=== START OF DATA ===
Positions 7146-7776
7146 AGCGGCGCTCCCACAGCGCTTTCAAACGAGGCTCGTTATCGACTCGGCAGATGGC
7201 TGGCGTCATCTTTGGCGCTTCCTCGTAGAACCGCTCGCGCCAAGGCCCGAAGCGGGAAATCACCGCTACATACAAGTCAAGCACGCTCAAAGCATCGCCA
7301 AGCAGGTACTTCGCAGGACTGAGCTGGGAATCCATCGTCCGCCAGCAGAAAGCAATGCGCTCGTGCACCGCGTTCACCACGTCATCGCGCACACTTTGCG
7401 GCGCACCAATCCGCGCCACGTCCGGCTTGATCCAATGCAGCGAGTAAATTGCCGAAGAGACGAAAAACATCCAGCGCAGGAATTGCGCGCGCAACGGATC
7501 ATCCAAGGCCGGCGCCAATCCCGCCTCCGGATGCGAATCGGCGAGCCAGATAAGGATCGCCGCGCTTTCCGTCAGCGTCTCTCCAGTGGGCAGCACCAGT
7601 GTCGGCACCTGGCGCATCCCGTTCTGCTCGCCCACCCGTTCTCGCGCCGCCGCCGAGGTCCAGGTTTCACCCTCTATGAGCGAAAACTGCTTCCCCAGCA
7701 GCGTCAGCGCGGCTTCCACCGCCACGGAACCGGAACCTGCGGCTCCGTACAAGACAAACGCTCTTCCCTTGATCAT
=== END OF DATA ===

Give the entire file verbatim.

Positions 7146-7776
7146 AGCGGCGCTCCCACAGCGCTTTCAAACGAGGCTCGTTATCGACTCGGCAGATGGC
7201 TGGCGTCATCTTTGGCGCTTCCTCGTAGAACCGCTCGCGCCAAGGCCCGAAGCGGGAAATCACCGCTACATACAAGTCAAGCACGCTCAAAGCATCGCCA
7301 AGCAGGTACTTCGCAGGACTGAGCTGGGAATCCATCGTCCGCCAGCAGAAAGCAATGCGCTCGTGCACCGCGTTCACCACGTCATCGCGCACACTTTGCG
7401 GCGCACCAATCCGCGCCACGTCCGGCTTGATCCAATGCAGCGAGTAAATTGCCGAAGAGACGAAAAACATCCAGCGCAGGAATTGCGCGCGCAACGGATC
7501 ATCCAAGGCCGGCGCCAATCCCGCCTCCGGATGCGAATCGGCGAGCCAGATAAGGATCGCCGCGCTTTCCGTCAGCGTCTCTCCAGTGGGCAGCACCAGT
7601 GTCGGCACCTGGCGCATCCCGTTCTGCTCGCCCACCCGTTCTCGCGCCGCCGCCGAGGTCCAGGTTTCACCCTCTATGAGCGAAAACTGCTTCCCCAGCA
7701 GCGTCAGCGCGGCTTCCACCGCCACGGAACCGGAACCTGCGGCTCCGTACAAGACAAACGCTCTTCCCTTGATCAT